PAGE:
Hello All... By the time most of you see this message, my father Patrick will have left us and finally be out of pain. As you all know, from the moment he found out he had cancer, he fought it. He never wavered and I truly believe his final goal was to make his last poetry reading in Ottawa last week, and he made it. His true passion in life was his painting and his poetry, and I would like to be able to say something moving and poetic, but unfortunately, it was not a gift that was passed on to me. So, let me thank you instead, on his behalf, for the support, the encouragement, the kind words, and for being there. Always. Whenever he needed you.A bio for a 2011 reading he did for Ottawa's AB Series reads:
A celebration of Patrick's life is in the very early planning stages. This information will be passed on as soon as there is more info to give.
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In recent times, Patrick lived in Perth, Ontario. Many of us came to know him as Poet Laureate of Ottawa (1987-1990).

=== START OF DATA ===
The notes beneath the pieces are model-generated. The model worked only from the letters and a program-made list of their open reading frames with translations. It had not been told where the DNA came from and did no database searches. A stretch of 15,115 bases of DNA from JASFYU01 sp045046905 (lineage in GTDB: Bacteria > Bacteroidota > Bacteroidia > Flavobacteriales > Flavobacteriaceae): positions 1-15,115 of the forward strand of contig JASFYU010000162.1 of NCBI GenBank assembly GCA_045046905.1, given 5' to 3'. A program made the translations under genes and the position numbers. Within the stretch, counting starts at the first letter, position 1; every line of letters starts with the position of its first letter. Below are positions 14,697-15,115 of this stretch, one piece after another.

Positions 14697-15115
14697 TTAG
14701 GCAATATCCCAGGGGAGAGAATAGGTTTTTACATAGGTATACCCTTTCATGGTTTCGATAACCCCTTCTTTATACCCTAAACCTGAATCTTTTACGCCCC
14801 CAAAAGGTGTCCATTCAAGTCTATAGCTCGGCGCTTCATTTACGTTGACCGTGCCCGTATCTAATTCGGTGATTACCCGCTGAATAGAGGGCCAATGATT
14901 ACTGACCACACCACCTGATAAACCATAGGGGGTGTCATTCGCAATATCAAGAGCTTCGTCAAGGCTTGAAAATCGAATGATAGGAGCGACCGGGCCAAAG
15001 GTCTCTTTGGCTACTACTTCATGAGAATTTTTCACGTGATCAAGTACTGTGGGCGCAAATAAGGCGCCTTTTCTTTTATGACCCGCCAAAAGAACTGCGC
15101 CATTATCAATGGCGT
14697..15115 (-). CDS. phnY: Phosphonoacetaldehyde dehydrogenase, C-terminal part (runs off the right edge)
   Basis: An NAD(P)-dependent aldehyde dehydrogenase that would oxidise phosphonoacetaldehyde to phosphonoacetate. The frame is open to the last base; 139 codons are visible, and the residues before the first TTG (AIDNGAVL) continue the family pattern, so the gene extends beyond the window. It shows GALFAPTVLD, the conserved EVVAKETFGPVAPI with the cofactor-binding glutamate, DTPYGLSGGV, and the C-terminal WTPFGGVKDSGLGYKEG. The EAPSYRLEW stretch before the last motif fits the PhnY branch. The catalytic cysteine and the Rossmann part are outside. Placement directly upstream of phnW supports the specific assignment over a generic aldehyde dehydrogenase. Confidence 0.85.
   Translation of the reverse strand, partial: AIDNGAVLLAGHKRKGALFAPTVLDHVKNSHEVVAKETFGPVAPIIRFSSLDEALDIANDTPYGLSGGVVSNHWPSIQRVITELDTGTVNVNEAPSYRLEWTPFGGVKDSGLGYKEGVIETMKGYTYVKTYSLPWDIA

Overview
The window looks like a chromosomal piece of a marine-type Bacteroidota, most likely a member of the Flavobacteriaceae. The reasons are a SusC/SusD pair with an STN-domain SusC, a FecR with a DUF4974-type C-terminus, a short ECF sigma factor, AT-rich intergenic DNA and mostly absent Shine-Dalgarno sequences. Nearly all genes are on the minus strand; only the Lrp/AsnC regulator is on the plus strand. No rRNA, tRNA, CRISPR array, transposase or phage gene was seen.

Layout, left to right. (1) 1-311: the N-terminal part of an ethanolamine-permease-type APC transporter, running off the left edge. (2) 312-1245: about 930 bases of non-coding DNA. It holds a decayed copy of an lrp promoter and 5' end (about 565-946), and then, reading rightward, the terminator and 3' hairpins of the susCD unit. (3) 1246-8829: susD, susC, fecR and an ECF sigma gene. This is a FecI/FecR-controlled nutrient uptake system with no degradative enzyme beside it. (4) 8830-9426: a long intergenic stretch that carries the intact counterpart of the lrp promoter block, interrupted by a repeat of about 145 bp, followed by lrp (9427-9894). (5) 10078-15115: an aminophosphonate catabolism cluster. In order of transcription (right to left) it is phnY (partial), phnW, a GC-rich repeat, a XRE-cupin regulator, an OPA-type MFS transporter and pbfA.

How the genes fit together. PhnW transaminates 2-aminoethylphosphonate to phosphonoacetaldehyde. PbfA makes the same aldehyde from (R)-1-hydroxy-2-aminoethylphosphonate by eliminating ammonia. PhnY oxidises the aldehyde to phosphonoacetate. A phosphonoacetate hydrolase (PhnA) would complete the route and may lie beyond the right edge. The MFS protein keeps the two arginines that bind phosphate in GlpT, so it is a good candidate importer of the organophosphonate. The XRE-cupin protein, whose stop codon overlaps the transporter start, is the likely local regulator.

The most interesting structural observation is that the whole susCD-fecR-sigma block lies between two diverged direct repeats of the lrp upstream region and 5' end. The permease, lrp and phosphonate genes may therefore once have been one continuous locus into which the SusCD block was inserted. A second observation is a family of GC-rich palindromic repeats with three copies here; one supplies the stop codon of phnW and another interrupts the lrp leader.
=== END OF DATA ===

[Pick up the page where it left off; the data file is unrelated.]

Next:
Patrick White is former Poet Laureate of Ottawa. He is the author of eight books of poetry: Poems (Soft Press), God in the Rafters (Borealis), Stations (Commoner’s Books), Homage to Victor Jara (Steel Rail Press), Seventeen Odes (Fiddlehead Books), Orpheus on Highbeam (Anthos Books), Habitable Planets, New and Selected Poems (Cormorant Books), and The Benjamin Chee Chee Elegies (General Store Publishing).before disappearing from local literary life to Perth, Ontario in 1990. His ninth poetry collection, RedShift (ekstasis editions, 2013), was launched barely two weeks before he died, at Beechwood Books on February 16, 2014.
Winner of the Archibald Lampman Award, Canadian Literature Award, Benny Nicholas Award for Creative Writing, he was also a runner-up for the Milton Acorn People’s Poet Award. He is founding editor and publisher of Anthos, a Journal of the Arts, Anthos Books, and producer-host of Radio Anthos, a popular literary radio show.
George Woodcock wrote of his Selected Poems in the Ottawa Citizen: "He promises to be one our best and best respected poets." Sharon Drache, in the Kingston Whig Standard: "He might well win the Nobel Prize one day in his own inimitable way." And Orbis (London, England), has said of his work: "His images are strong, lyrical, moving. He dares and achieves."